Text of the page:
Likutei Moharan 7:1:9 - Sefaria
וְזֶה שֶׁאָמְרוּ חֲכָמֵינוּ זִכְרוֹנָם לִבְרָכָה (סנהדרין צז.): אֵין מָשִׁיחַ בֶּן־דָּוִד בָּא אֶלָּא עַד שֶׁתִּכְלֶה פְּרוּטָה מִן הַכִּיס; הַיְנוּ שֶׁיִּכְלוּ הָאֶפִּיקוֹרְסִים שֶׁאֵין לָהֶם אֱמוּנָה בְּנִסִּים, וּמְכַסִּים כָּל הַנִּסִּים בְּדֶרֶךְ הַטֶּבַע, כִּי עִקַּר הַנִּסִּים בְּאֶרֶץ־יִשְׂרָאֵל, כִּי אֶרֶץ־יִשְׂרָאֵל שׁוֹתָה תְּחִלָּה (תענית י.), וּשְׁתִיָּתָהּ מֵהַתְּהוֹמוֹת, שֶׁהֵם לְשׁוֹן: וַתֵּהֹם כָּל הָעִיר (רות א׳:י״ט), שֶׁעַל דָּבָר נִסִּי תְּמֵהִין הָעוֹלָם.
This is the meaning of what our Sages taught: The Mashiach son of David will not come until the [last] penny [prutah] is gone from the pocket (Sanhedrin 97a)
Interesting to Note:
What is the meaning of the symbols in the prutah in the time of the second temple. I had found out that there was a 8 ray star and a ship anchor on it? what is the meaning of it? and why is there a ’8’ ray star??
Jews have a religious problem with images of people and animals, which often were the focus of idolatry, and accordingly, the bronze prutahs of the the Second Temple period (until 70 C.E.), like Jewish coins before and after (until this day) were inanimate, including sheaves of wheat, a kingly booth built for shade, and an anchor. The symbolism of the anchor isn’t clear and the guesses range from a memorial to a victory at sea, or a symbol of conservatism, and keeping the situation status quo. The 8 ray star surrounded by a crown, was used on the other side of the anchor prutahs of King Alexander Yanai (even though some pagans worshiped stars, but he wasn’t so religious), which he used (with the crown) not for paganism but just as a symbol of kingdom and rule. He ruled from 104-76 BCE.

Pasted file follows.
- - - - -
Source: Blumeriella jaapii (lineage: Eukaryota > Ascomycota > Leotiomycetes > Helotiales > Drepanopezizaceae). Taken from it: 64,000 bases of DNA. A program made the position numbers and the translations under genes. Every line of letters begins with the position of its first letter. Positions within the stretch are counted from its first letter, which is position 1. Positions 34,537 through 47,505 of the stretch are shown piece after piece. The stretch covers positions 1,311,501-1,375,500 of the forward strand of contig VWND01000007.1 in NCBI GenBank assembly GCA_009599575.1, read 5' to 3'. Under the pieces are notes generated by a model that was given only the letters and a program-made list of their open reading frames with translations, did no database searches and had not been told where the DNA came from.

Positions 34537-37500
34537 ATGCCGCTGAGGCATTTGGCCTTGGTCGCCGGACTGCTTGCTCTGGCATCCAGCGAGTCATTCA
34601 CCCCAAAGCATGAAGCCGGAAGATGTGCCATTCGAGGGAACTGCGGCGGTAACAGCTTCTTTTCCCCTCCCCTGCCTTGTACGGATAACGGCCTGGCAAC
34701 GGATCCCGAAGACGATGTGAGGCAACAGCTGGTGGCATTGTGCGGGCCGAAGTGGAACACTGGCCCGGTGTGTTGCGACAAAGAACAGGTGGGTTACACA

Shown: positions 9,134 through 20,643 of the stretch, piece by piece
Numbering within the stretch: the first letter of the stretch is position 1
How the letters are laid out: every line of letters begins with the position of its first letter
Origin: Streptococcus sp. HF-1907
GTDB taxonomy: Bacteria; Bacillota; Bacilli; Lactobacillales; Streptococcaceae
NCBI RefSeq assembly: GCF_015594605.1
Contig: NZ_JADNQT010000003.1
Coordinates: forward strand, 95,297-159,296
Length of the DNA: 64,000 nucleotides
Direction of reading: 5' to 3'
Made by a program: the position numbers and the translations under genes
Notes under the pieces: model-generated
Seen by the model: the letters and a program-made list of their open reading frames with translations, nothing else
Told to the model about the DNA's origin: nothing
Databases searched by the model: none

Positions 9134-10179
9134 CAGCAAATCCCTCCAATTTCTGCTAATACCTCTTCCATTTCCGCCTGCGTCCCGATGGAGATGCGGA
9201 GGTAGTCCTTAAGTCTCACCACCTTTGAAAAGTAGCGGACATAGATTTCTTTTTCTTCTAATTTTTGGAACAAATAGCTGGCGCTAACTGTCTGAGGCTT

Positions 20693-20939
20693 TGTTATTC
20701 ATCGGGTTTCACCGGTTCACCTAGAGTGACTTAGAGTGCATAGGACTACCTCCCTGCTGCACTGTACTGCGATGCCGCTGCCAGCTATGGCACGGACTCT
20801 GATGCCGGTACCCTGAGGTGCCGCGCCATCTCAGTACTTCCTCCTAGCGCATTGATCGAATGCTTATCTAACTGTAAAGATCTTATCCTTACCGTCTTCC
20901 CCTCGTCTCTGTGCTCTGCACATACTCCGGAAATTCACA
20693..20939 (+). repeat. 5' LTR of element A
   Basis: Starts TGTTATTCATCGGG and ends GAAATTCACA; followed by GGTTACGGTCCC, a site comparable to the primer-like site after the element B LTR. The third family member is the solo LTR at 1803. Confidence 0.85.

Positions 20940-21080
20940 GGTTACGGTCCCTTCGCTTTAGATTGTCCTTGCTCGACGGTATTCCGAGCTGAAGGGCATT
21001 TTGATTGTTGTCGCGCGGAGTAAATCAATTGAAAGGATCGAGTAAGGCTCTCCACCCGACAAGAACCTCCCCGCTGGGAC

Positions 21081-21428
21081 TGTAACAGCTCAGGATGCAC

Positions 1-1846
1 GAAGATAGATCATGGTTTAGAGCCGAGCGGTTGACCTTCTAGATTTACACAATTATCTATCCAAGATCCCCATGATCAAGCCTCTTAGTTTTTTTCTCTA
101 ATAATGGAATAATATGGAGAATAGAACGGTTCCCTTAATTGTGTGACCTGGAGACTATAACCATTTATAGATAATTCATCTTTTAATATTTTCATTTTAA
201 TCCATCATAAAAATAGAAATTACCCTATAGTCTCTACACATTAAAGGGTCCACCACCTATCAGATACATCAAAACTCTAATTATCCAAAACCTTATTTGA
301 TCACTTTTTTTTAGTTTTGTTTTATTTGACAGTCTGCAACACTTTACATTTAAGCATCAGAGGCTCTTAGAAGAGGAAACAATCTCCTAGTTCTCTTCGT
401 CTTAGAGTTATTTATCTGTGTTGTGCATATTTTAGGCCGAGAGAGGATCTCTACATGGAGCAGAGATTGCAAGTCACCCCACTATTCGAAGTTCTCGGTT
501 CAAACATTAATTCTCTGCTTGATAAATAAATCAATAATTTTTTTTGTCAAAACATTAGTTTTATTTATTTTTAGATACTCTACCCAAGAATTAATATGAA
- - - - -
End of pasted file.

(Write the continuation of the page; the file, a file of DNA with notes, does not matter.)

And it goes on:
Wikipedia: Israeli Pruta. The pruta was introduced shortly after the establishment of the state of Israel, as the 1000th part of the Israeli pound. It replaced the mil, which was the 1000th part of the Palestine pound, a currency issued by the British Mandate of Palestine prior to May 1948.
The word pruta was borrowed from Mishnaic Hebrew, in which it meant "a coin of smaller value". This word was probably derived originally from an Aramaic word with the same meaning. The pruta was abolished in 1960, when the Israeli government decided to change the subdivision of the Israeli pound into 100 agorot. This move was necessary due to the constant devaluation of the Israeli pound, which rendered coins smaller than 10 prutot redundant.
This pruta should not be confused with the halachic pruta, which is the minimal value of money for a variety of halachic applications—among them, the minimal value one is obligated to return if stolen, the minimal value needed to effect a marriage, and the minimal investment needed to be considered an investor (it is equivalent to 0.025 grams of pure silver).
The prutah was an ancient copper Jewish coin with low value. A loaf of bread in ancient times was worth about 10 prutot (plural of prutah). One prutah was also worth two lepta (singular lepton), which was the smallest denomination minted by the Hasmonean and Herodian Dynasty kings.